Resident documents last year of St. Albans-Nitro bridge

By Staff reports
Alan Rezek
The Dick Henderson Memorial Bridge in St. Albans.
Many residents say they would get an uneasy feeling when traffic was stopped on the old bridge.
Ducks in a row near the Dick Henderson Memorial Bridge in St. Albans.
Reflection of the Dick Henderson Memorial Bridge on the Kanawha River.
Residential neighborhood near the Dick Henderson Memorial Bridge in St. Albans.
The Dick Henderson Memorial Bridge spanning the Kanawha River.
A school bus sits in traffic on the Dick Henderson Memorial Bridge in St. Albans.
A foggy morning on the Kanawha River.
Fall foliage frames the Dick Henderson Memorial Bridge in St. Albans.
ST. ALBANS, W.Va. -- In 1934, at the urging of the St. Albans Businessmen's Association, the city of St. Albans financed construction of a toll bridge over the Kanawha River linking Nitro and W.Va. 25 with St. Albans and U.S. 60.For the next 10 years, the $328,000 bridge competed with a nearby ferry that charged a lower toll. But the new span succeeded in bringing more business into St. Albans, while giving Charleston-bound commuters a new route into the capital city.On Monday, the Dick Henderson Memorial Bridge will close, and contractors will begin removing concrete from its deck. Later, the span's metal superstructure will be cut in sections and dropped into the Kanawha, where it will be loaded in barges and hauled off for recycling. A new bridge will be built upon the piers of the 1934 span.When longtime National Weather Service meteorologist and St. Albans resident Alan Rezek learned of the bridge's planned demolition shortly before he retired in December 2011, he decided to document its last year of service. An amateur photographer, Rezek took hundreds of images of the span from numerous angles, through all seasons and all varieties of weather.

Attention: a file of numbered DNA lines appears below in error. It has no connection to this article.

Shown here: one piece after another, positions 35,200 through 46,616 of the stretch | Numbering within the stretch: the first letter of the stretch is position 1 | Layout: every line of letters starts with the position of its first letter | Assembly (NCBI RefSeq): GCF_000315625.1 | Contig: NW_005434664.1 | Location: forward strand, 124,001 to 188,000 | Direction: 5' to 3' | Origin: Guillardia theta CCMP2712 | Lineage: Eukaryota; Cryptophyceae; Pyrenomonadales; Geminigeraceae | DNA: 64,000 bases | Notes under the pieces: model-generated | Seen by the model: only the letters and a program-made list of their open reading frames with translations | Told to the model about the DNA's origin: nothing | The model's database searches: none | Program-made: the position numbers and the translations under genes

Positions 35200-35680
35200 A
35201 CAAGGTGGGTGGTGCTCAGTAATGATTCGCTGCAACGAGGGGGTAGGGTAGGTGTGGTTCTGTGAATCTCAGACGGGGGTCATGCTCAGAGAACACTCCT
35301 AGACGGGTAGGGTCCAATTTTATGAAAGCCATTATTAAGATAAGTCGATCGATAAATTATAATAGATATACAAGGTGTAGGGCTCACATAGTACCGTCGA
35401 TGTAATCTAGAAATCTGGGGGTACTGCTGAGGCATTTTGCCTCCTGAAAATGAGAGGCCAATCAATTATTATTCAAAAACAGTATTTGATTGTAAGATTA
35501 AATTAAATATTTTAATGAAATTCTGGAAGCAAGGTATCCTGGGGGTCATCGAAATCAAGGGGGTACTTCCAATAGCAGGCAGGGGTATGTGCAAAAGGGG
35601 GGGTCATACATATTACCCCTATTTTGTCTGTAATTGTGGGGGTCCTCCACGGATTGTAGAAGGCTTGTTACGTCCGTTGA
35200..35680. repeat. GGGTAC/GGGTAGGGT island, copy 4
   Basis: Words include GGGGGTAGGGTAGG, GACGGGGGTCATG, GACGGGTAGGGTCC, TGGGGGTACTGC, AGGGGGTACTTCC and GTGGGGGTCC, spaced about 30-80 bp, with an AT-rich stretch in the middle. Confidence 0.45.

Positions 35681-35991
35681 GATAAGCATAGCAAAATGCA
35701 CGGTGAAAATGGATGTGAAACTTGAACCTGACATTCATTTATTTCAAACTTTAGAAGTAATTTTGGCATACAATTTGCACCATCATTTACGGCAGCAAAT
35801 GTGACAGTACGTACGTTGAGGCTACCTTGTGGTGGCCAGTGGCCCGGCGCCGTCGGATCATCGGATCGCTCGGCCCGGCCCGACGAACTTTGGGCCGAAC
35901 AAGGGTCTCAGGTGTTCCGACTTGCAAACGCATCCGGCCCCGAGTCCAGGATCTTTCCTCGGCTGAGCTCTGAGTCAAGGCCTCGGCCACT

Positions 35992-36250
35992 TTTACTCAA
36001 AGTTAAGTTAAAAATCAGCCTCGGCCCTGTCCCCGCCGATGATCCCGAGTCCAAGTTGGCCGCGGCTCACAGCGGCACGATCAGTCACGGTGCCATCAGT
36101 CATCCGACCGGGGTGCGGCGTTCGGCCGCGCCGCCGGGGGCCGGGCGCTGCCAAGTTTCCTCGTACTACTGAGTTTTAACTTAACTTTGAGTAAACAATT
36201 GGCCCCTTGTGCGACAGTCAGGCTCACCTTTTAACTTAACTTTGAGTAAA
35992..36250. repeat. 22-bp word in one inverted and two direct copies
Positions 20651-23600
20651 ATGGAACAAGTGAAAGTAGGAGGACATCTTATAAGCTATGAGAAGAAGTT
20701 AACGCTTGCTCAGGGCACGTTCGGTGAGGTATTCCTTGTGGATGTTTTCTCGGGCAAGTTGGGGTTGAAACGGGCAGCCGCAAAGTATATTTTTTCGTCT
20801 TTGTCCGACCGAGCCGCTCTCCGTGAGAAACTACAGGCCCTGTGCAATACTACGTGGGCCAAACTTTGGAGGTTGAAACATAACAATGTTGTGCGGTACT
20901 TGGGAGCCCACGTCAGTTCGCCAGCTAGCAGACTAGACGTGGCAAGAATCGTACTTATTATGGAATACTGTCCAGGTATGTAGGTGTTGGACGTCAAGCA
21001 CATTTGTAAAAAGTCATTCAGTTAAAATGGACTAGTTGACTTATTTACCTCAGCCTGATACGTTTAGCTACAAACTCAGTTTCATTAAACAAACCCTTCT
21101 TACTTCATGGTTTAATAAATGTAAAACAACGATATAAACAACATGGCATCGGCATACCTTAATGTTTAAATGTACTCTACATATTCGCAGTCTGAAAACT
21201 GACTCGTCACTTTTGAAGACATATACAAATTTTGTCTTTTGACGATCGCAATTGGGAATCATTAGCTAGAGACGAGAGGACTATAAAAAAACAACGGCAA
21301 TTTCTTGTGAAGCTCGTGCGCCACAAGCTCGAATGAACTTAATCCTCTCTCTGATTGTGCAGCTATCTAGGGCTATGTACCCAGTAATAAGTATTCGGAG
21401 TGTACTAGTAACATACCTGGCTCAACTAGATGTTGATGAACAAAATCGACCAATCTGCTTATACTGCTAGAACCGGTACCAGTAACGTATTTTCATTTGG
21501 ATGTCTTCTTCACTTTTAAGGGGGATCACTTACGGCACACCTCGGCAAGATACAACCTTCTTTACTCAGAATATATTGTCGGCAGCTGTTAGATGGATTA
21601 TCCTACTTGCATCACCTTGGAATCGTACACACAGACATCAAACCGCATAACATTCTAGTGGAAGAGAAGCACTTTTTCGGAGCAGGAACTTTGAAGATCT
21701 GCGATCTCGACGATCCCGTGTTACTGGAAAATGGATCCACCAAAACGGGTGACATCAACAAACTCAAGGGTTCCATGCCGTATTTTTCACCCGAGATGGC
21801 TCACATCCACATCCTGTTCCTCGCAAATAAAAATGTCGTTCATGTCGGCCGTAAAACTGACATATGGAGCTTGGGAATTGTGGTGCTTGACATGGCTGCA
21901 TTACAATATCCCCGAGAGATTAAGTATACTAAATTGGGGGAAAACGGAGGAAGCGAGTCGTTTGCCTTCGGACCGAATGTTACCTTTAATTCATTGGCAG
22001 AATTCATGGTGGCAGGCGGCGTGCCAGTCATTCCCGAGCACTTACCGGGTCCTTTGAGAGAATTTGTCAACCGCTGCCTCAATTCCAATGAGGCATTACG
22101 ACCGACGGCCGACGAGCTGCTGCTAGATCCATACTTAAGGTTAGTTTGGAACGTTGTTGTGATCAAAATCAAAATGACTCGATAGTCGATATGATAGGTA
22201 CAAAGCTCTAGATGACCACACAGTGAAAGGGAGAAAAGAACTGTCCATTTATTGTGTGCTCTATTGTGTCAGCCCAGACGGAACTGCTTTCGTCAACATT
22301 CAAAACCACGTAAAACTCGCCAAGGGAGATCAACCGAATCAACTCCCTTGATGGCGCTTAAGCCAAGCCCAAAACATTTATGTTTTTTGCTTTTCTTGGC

"If you live in St. Albans and work in Charleston, there are two ways to get to work -- go up MacCorkle, or cross the bridge" and connect with Interstate 64, Rezek said. "I crossed the bridge almost every time I went to Charleston."While Rezek thought he was familiar with the bridge after crossing it thousands of time going to and from work, "I saw things about it that I'd never noticed before when I began photographing it," he said."For instance, I didn't realize what a big part the bridge plays in the lives of birds, and I'd never really seen the bridge from below" until starting the photo documentation project.The replacement span for the old bridge is expected to open to traffic in November. 
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